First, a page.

A Review of Marianne Moore and Joseph Cornell

“124 was spiteful.”

In the opening line of Beloved, Toni Morrison poses a question within a statement. “Who or what is 124 and who or what drives their spite?” However simple or complex, the author need not be living, for it is by the reader’s will they may seek to explore a meaning meant or assumed.

With any work, there exists the possibility that the entry point provides a certain risk. For example, while the first sentence of any given work is but a rat-sized door into Wonderland, it does not imply exemption from dangerous and/or comforting encounters. By fitting through the door- that is, reading beyond what the keyhole provides, the reader undertakes the journey of interacting with the curiosities of reason and riddle.

In approaching Moore and Cornell, there is bounty in simplicity- which is to say, the very lines of an ‘H’ as written in cursive or calligraphy communicate a message beyond what the eye can sense. As written by a writer with Parkinson’s, ‘H’ is a triumph of mental calisthenics, actualized by two opposing poles that persevere to form a jolting jot. To a toddler, ‘H’ is a rite of passage into the uncharted waters of school. To Moore, ‘H’ is a nostalgic Nyquil, and to Cornell, it is a stopwatch stew.

In Moore’s works, there is a consistency in returning to nature, which some might say is a labor of love driven by curiosity for the predictable unknown. It’s a portrait of Alice’s sense wrestling with antigravity and clawing for conditions that escape her control. It’s pelicans in the paragraphs and the turning of the tide-like pages that spew out storied shells. Moore’s words failing or succeeding to reel in her audience largely depends on what each reader has an appetite for or by sheer environment, has been raised to respond to.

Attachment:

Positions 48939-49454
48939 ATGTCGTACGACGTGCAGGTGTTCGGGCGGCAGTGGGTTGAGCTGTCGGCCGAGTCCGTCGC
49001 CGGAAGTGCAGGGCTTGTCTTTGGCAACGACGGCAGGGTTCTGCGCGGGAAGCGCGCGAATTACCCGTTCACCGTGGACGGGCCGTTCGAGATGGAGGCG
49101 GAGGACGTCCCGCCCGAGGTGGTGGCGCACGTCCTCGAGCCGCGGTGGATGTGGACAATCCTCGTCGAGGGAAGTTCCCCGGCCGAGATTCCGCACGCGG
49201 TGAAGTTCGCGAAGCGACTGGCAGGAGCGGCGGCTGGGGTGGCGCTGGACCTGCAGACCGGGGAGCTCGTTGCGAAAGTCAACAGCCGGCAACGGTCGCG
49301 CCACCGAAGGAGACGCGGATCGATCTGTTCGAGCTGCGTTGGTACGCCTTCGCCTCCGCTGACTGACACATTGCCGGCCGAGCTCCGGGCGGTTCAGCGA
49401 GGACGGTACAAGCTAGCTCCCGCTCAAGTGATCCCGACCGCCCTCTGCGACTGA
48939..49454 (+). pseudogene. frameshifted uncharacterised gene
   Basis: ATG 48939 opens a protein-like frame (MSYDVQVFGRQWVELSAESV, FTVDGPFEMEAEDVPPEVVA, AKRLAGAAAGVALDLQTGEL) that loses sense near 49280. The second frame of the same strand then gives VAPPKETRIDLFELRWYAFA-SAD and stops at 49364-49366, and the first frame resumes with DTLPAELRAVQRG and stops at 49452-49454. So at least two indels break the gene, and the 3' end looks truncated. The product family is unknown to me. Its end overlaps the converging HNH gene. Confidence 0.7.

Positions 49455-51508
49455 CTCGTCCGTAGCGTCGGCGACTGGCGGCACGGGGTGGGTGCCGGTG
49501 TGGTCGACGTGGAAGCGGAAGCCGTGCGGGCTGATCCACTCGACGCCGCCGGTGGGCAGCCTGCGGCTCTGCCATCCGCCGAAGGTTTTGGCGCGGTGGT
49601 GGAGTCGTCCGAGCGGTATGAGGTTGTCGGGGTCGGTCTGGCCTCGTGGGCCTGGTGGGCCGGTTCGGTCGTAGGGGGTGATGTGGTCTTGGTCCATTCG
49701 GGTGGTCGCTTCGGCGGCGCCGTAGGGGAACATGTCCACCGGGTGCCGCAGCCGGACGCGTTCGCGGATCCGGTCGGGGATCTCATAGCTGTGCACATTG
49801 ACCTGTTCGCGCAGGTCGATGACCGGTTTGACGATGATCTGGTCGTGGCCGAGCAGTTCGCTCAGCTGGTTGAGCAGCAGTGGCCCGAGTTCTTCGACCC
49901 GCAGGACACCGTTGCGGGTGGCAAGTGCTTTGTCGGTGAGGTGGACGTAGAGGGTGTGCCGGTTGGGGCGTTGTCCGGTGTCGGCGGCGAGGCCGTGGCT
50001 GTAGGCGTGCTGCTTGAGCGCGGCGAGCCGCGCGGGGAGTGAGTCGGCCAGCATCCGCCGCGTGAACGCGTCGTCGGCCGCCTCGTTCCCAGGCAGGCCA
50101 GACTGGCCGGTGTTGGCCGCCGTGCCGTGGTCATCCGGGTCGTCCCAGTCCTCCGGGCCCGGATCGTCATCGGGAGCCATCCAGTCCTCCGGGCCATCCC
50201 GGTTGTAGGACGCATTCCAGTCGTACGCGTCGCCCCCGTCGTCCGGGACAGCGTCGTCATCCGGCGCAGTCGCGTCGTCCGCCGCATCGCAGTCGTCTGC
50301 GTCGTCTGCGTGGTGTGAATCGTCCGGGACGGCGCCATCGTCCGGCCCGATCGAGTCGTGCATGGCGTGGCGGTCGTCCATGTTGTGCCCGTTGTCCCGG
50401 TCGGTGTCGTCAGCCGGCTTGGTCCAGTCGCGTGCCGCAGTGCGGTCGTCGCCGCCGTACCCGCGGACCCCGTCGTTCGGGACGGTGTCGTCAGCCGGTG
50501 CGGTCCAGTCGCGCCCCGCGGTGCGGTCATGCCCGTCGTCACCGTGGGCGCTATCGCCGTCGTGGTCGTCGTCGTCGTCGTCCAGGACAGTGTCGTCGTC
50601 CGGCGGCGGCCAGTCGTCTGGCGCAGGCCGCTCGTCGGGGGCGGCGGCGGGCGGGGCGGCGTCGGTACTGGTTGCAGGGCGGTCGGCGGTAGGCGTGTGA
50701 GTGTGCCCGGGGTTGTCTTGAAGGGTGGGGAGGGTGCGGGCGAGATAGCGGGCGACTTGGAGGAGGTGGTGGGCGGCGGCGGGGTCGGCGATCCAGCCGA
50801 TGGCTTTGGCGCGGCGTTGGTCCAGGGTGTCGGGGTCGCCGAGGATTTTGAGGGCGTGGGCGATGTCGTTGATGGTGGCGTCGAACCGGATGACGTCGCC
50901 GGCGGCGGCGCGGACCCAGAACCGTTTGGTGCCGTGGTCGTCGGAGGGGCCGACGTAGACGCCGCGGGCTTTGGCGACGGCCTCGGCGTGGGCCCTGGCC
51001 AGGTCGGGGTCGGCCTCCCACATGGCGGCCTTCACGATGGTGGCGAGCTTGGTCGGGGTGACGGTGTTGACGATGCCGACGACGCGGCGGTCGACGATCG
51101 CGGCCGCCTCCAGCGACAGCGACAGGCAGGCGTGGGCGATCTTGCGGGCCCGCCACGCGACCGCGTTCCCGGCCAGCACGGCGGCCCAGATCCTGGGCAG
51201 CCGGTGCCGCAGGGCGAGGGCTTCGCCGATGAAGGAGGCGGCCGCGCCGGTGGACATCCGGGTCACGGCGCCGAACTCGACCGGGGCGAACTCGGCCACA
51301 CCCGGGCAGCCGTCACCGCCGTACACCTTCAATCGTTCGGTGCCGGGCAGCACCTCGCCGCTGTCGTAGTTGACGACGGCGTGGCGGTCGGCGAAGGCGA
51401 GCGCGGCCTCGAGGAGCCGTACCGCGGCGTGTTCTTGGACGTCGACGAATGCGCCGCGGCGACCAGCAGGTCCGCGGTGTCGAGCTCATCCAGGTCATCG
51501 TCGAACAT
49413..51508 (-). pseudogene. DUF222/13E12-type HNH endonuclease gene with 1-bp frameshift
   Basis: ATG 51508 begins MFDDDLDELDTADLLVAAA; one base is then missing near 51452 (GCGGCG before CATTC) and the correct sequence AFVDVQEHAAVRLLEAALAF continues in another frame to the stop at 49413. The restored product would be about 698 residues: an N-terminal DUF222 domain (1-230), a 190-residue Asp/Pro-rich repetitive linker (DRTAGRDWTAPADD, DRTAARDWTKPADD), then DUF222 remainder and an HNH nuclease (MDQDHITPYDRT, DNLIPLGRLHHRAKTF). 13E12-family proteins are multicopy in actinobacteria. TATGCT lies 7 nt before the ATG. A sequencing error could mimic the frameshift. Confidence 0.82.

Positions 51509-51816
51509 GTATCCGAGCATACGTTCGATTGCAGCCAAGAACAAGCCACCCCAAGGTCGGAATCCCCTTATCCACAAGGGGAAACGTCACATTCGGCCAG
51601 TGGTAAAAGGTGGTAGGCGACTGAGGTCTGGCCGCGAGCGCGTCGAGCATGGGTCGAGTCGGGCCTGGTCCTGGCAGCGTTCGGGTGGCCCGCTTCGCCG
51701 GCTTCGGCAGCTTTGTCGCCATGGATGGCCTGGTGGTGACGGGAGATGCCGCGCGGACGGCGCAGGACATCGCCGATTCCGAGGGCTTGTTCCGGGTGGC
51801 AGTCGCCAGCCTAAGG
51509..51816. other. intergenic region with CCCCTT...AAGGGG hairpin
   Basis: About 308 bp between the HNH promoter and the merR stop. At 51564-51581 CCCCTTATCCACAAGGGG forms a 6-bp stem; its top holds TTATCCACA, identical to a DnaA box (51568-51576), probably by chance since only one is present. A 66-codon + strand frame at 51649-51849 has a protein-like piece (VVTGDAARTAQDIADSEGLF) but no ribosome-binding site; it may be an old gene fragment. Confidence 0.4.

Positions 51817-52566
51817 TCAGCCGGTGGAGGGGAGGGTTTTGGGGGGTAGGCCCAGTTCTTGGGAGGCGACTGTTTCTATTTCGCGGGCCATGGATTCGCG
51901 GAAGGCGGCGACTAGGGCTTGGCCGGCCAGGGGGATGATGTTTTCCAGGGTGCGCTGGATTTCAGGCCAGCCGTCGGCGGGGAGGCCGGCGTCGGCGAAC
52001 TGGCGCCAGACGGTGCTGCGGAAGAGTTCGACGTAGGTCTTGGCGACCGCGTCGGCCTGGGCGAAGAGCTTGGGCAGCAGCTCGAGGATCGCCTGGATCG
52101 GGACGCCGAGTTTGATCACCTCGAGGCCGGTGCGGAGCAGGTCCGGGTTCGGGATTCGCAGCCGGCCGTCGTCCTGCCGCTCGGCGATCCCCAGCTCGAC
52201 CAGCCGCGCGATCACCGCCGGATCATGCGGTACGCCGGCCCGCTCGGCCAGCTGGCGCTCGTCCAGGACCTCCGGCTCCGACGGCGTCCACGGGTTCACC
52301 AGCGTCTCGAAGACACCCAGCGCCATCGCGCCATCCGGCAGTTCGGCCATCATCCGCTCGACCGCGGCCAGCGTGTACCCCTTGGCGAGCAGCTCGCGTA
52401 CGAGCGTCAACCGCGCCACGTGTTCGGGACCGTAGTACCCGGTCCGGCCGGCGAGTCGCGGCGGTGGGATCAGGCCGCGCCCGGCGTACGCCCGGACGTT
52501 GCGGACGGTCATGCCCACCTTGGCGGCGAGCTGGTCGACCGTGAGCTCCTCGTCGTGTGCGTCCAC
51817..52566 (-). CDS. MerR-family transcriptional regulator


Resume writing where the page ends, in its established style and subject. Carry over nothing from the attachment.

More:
With Cornell, much is the same, but different, in the sense no two birds are entirely alike. And how appropriate too. By placing plumes in a box, we reduce a wide wind to a can of bottled air. Ingest at your own will and question what nutritional properties they serve. In a phrase, we’re left with a longing to chip the resin of time and record the hypothetical conversations of people just like us. His dream boxes are as they sound: windows into a world both familiar and foreign, interpreted as having the meaning meant or assumed.

I know of myself, Cornell’s works had an almost phantom-like pull (A boxed I Spy, if you will). Something about an age gone by. I was reminded of my grandparents’ lemon bush and the time I laminated its leaves as to make a bookmark my grandfather may or may not have used. Gifted right after they sold their house and moved into an assisted-living facility, I watched as my material memory continued to age inside its plastic coffin. To me, the experience of looking at a Cornell was deeply personal. I remembered what the lemons used to be. By the time JP stopped terrorizing me and Lexie with baseball-sized citruses and Nana was too tired to make fresh lemonade, I came to its coffin to claim the leaves of youth. I saw in Cornell, the need to page-press these living memories. As if hitting ‘replay’, I was comforted by the reel of repeating breath. Though willows weather and new families move into the nests we discard, Cornell remains my lemon bush-the reminder that change is only temporary and heaven is the home I seek.

love, poem, poetry, prose, Uncategorized

Paper-thin Parchment

When I was six,

I crafted a heart from glue and loose glitter

on a morning, too far gone from now.

At an age, where a cow

jumped over the moon

and sung of spoons I had yet to bend

on plates, fated to be shattered by falling stars.

Dear six-year-old me,